HEAVEN'S GATE (MICHAEL CIMINO)

year: 1980
cast: Kris Kristofferson
director: Michael Cimino
rating: *

What makes Michael Cimino's infamous "Heaven's Gate" the biggest bomb in history? What makes "Heaven's Gate" one of the worst epic films ever made? Was it the four hour running time? Was it the fact that each scene went on way too long? Was it the rollerskating scene where a guy plays a fiddle for five minutes skating around the rink (a roller rink in a Western just doesn't mesh)? Was it the love story between a dull, overly-idealist town Marhsall and a plain looking prostitute and their superlong rides in a stagecoach? Was it the prologue involving graduates of Harvard giving speeches while we get numerous cuts to beautiful women who have nothing to do with the scene other than forcing us to realize that they find Kris Kristofferson sexy? Was it the dancing scenes in the same prologue that showed people spinning around endlessly without showing where the music was coming from? Was it the dialog; most of which was almost impossible to understand? Sure, these things didn't help. But what I hated most about this film is the characters: they're either really bad or really good. The bad ones, especially Sam Waterson... are so overly bad they should be wearing thin mustaches and, upon seeing them on screen, there should be an audince booing and hissing in the background. And the good guys... well, let's just say they're the polar opposite of the villains... Too good, too perfect. The polar opposite of this muddled disaster.

BEST FRIENDS

title: BEST FRIENDS
year: 1982
cast: Goldie Hawn, Burt Reynolds, Ron Silver
rating: **

This early eighties star-driven grown-up sex comedy was written by soon-to-be director Barry Levinson and Valerie Curtin (who played the original "Vera", the dim-witted waitress in "Alice Doesn't Live Here Anymore"). As I sat watching cute Goldie and handsome Burt, I imagined if Barry and Valerie were up on that screen playing themselves, no one would care. Two mundane humans having relationship problems wouldn't even merit a city college stage play... at least not a good one. But you cast two gorgeous stars and thus, a film is made. "Best Friends" is not much of a love story, it's not much of a drama, and there's hardly any comedy... except for a funny moment during the wedding centering on the mispronunciation of a vow by the priest, played by Richard Libertini. Goldie and Burt visit her parents, then his parents... Burt hates her parents, Goldie hates his... reminding me of a movie that would come out many years later, the recent "Four Christmases". And either are that terrific.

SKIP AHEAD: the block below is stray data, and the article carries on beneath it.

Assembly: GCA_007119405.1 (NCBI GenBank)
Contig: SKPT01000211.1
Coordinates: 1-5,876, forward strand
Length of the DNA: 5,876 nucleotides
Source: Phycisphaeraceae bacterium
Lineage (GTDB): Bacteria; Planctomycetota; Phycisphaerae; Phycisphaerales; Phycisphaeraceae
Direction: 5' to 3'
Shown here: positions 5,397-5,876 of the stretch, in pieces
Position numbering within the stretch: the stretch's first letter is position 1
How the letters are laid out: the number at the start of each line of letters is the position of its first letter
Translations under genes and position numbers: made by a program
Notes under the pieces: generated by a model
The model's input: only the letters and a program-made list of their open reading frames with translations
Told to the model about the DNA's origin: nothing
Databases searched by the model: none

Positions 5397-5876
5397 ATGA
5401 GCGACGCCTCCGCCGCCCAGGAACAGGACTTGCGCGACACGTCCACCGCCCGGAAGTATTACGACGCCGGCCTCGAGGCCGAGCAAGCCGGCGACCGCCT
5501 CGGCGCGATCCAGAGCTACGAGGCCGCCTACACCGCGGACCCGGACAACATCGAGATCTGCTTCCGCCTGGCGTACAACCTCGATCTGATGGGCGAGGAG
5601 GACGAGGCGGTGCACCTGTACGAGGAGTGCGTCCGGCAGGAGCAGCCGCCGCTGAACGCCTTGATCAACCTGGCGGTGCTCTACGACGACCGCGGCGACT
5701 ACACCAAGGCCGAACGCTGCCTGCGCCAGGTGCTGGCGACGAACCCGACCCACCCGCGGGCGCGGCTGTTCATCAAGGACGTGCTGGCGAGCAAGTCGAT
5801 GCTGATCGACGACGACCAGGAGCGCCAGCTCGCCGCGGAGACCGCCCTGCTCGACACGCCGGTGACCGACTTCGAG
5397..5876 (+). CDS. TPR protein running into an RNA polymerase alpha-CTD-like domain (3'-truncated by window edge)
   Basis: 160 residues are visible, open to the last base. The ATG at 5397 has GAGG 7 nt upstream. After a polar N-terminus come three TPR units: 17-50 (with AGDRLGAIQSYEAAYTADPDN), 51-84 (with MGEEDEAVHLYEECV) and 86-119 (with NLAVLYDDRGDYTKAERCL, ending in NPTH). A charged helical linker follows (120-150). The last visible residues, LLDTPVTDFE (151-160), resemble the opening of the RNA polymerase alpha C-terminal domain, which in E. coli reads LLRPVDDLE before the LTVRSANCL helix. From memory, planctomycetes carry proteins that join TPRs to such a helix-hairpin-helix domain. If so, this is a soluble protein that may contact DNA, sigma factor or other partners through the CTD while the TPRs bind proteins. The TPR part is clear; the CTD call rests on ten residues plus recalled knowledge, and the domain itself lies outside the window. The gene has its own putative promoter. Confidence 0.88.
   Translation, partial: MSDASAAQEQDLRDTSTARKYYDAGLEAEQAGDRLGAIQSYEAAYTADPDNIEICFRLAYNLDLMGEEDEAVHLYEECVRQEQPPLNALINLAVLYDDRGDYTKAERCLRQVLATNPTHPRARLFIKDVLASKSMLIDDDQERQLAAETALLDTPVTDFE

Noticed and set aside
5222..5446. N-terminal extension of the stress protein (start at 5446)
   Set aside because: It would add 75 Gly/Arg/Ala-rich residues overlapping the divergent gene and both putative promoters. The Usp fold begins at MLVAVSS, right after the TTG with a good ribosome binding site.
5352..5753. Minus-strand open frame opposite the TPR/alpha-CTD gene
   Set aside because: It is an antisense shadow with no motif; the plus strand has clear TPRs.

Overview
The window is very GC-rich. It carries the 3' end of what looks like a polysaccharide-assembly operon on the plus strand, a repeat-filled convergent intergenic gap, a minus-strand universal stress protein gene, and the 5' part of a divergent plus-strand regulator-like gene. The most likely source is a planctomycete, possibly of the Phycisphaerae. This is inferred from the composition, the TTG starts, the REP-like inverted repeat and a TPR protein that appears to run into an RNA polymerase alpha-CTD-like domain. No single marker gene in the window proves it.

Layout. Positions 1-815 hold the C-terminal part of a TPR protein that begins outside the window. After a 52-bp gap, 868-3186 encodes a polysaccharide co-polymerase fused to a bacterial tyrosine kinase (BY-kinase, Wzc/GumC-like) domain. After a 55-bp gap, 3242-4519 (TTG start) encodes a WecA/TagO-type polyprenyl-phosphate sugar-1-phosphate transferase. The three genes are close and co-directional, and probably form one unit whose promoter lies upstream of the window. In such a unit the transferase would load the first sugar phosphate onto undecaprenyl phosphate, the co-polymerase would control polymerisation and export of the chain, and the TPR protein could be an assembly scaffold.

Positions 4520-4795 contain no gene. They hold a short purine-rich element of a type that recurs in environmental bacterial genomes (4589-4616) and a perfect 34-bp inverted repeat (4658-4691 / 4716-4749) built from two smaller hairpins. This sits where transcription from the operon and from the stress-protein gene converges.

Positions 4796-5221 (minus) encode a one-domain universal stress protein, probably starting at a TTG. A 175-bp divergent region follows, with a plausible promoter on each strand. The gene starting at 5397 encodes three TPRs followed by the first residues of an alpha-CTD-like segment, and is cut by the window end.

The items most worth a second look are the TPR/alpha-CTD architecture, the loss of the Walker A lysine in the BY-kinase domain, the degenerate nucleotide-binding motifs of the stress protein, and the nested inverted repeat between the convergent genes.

MULTIPLICITY

title: MULTIPLICITY
year: 1997
cast: Michael Keaton, Andie McDowell, Brian Doyle-Murray, Richard Masur, Eugene Levy, Ann Cusack, Harris Yulin
director: Harold Ramis
rating: **1/2

Plot centers on a man who doesn't have time for his work, his wife, and his kids, so he... well let's just say he happens to find a guy who clones people. His first clone is a macho version of himself... leaving time for him to be an at-home dad (does "Mr. Mom" ring a bell?) while this clone goes to work for him... but the real Keaton grows tired of doing housework. So he gets another clone made, this one a sensitive guy bordering-on gay, for the housework. Eventually, these two clones get another clone created (it seems doing this becomes as easy as ordering pizza), who turns out to be a slobbering idiot... after all, you know what happens when a piece of paper is copied too much. The problem with this film doesn't only lie within the flimsy plot, but the humor, when it occurs, isn't funny enough to keep the viewer interested or to look forward to more. And while the special effects are good, making it seem like there are more than one Keaton on screen, he plays them all with way too many physical gestures... trying much too hard to give each clone a separate personality. All in all, it's a mindless headache of a film, entertaining on a certain level, but not enough to make it any good. Or very funny.

CONTROL

title: CONTROL
year: 2007
cast: Sam Riley, Samantha Morton
director: Anton Corbjin
rating: **